March 20, 2019, 12:43:28 PM

Author Topic: Genre Reflection  (Read 1623 times)


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Genre Reflection
« on: October 12, 2018, 09:49:01 PM »
Do you agree with the criticism that genres can’t be artistic? Or are they a helpful framework for filmmakers to write and sell their films?

At first I thought completely the latter, however after some pondering I'm leaning 20% towards artistic and 80%. I came to this realization after thinking about how two different action movies can have the same basic plot, but a completely different tone to each other. This tone I believe is the filmmakers own artistic input for that action movie. I also believe this to be completely necessary. If every "western" movie had the same tone to it, they wouldn't have kept getting made as audiences would eventually stop going to see them. However because enough had a different tone to the last, it allowed the genre to stay popular from the early 20th century to the 1960's.

However that was the 20%. Now comes the reason I lean so heavy towards the latter of the quote, and it can be summed up in one word; money. Film's can be quite expensive, from the smallest short to the biggest blockbusters. To fund these, where you get the money from wants to see a return for their investment. The returns to keep skilled individuals in all aspects of the film-making industry employed and making a living, to the company's producing returns to share holders or investors. This is why I lean 80% towards being a helpful framework to sell films. If you come up with an idea but cannot fit it into a genre, than trying to have it green lit without knowing an audience to sell it to becomes a very tall task. One last reason I believe using genre as a framework is inspiration. If you're trying to fill in some blanks for your story, you can take some inspiration from other films of that genre, or sometimes other genres. To give you're spin, you're take on it.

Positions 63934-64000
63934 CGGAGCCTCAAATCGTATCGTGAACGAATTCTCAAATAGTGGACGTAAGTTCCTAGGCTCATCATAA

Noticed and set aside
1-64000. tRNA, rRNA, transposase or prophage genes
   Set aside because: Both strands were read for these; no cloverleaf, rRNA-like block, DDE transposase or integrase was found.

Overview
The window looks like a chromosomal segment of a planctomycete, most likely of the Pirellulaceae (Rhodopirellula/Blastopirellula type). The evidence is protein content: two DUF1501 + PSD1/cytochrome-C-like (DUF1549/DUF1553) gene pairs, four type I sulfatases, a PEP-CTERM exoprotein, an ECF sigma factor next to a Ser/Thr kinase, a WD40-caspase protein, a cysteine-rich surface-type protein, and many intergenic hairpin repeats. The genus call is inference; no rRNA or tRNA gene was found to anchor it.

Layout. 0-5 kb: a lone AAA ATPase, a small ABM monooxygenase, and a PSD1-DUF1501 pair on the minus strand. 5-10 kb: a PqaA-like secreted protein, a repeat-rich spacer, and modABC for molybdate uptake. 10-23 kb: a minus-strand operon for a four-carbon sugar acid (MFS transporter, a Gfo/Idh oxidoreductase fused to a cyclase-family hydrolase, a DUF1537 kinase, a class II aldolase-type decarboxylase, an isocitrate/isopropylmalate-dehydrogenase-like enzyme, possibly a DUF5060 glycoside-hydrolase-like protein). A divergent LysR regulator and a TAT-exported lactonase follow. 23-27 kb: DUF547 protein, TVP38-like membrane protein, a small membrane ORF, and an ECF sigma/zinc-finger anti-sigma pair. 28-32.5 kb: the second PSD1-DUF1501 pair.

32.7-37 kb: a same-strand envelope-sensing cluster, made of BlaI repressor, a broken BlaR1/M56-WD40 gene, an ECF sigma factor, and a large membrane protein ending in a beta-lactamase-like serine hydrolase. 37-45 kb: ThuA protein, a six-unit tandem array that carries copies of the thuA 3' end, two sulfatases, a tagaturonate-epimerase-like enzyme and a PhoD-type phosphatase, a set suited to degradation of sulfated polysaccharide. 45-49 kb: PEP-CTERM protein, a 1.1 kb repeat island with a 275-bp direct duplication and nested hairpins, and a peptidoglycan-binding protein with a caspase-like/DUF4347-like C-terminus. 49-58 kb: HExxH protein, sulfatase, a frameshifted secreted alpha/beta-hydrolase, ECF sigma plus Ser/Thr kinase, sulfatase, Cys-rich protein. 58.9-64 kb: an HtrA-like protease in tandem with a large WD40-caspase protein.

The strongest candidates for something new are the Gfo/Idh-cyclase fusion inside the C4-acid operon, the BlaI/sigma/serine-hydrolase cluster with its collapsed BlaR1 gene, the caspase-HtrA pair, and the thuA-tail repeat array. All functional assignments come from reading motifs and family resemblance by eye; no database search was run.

Indick, W. (2007). The Psychology of the Western (p. 2).
« Last Edit: October 12, 2018, 09:56:17 PM by Acans »